So I recently found a job that would work well with my schedule as a CNA covid tester. It entails testing patients and going through screening questions with patients then reporting results to the supervisor. I am a little worried because I don’t really want to go for the job if it isn’t considered PCE. Has anyone have any info on whether or not this is PCE or HCE?
I'm currently searching for EMPA jobs in the Seattle area. Looking to move in late spring/early summer of 2021 for my boyfriend's job. I've completed a postgrad residency in emergency medicine in an inner city hospital in the midwest. Will have 2 years of experience by time of move, was also an EMT-B for 3 years prior to school. I was wondering if anyone had information on good hospitals/groups to look at or knows of any places hiring!
Hi! I am currently in my fourth week of PA school and having some serious doubts as to what I am getting myself into.
I am worried for several of the following reasons: that with the impact of covid 19 will take years to recover jobs (even healthcare), the amount of new PAs and NPs being pumped out of schools will cause more competition, and this study I read from the Bureau of Health Workforce...basically stating that the market will be saturated for PA's by 2025...
Im worried, it'll be very hard to find work in southern Ca after school and I see some new PAs taking like, 8 months to a year to find a job.. I worry this will only get worse in the next few years when I graduate in 2022!! I am not able to relocate out of state, nor can leave the metropolitan area around LA.
I have a career to fall back on, if I decide to walk away from PA school making 60-70k.
I know no one can 100% say what will happen in the future.. but I am concerned to the point of walking away all-together. Any input or advice would be appreciated.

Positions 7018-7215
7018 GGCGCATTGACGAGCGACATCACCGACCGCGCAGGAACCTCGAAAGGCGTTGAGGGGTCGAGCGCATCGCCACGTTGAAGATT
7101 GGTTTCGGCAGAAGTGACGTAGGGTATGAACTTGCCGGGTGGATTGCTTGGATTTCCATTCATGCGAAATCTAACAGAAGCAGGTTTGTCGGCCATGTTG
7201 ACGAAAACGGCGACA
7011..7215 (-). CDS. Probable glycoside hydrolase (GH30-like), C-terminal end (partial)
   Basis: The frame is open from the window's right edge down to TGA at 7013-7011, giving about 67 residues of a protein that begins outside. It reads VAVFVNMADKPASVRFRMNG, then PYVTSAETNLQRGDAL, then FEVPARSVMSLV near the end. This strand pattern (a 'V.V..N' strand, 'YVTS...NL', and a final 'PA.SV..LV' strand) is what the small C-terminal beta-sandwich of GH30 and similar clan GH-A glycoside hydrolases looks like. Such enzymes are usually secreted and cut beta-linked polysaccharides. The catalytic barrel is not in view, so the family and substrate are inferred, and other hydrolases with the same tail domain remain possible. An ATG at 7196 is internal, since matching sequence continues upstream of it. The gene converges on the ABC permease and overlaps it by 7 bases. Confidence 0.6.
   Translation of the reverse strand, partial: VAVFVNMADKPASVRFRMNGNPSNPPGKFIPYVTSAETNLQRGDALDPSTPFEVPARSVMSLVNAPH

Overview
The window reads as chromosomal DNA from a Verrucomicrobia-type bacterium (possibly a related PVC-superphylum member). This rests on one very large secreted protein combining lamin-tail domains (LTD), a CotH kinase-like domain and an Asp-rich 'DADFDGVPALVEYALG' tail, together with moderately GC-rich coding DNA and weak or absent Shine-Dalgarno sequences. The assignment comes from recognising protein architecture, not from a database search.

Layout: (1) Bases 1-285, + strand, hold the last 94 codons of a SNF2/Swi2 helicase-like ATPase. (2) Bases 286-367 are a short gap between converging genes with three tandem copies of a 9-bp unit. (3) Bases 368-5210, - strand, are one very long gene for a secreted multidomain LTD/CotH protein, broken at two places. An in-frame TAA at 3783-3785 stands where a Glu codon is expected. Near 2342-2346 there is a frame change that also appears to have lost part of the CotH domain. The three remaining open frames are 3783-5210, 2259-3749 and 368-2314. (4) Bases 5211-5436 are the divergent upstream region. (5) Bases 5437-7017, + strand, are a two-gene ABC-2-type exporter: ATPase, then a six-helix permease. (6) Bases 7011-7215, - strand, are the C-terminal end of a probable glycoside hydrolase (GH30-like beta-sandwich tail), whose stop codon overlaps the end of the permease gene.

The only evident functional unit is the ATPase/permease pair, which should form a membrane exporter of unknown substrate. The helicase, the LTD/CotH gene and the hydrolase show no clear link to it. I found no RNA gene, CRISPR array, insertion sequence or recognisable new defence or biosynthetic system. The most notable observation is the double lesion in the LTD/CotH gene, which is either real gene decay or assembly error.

I am a graduating PA and am currently looking for outpatient jobs, particularly in primary care. From what I have heard and seen, many primary care clinics are going through hiring freezes, and the few positions I have seen have required 2-5 years of experience. I have applied to them anyway in case they take a look at my CV and consider me, but they have either not contacted me or told me that I do not have enough experience.
I had a good first and second interview for an endocrine PA position. I do like endocrine, however I believe at least 90% of my time will involve working only on diabetes management. If I am offered this position--or if I am offered a position in another specialty that I do not see myself in long-term--should I take it to get experience (and a paycheck)? Should I wait it out hoping for a primary care position? If I take a specialty position will I be less desirable as a future applicant for primary care positions? The job market is difficult, generally, for any new grads, but the pandemic seems to have made things a bit harder as well.
I graduated back in 2014 w/ a B.S. in microbiology, during which I did not complete A&P I/II or psychology. I've done my research on my top schools and am aware that there is a time limit on the other prerequisites I have. Being that so many of my prerequisites will expire and/or have expired, what are some suggestions on what I should do? My main concern is the financial aspect of this endeavor, as I'd like to keep cost to a minimum. Most schools won't offer financial aid to non-degree seeking students, unless enrolled in a degree program. Taking classes at the community college sounds great, but my top program requires 6 credits of upper division biology credits to be taken at the university. Anyways, I'm hoping that an out of school for a long time / missing a few prerequisites / aspiring PA can be of help. Thanks! 🙂